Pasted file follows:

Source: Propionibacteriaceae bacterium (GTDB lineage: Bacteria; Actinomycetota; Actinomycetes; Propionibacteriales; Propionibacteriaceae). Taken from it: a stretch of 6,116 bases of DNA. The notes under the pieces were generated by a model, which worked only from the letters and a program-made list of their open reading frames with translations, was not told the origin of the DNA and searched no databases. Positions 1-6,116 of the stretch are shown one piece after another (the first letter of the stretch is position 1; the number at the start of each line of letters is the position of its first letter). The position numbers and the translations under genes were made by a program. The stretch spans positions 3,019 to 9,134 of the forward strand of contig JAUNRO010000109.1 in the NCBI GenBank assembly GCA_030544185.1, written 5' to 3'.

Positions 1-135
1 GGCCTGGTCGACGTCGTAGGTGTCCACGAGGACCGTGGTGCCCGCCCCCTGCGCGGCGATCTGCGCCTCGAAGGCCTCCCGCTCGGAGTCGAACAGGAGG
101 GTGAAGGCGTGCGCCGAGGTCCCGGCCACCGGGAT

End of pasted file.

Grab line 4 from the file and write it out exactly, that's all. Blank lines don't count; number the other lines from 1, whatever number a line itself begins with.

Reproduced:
101 GTGAAGGCGTGCGCCGAGGTCCCGGCCACCGGGAT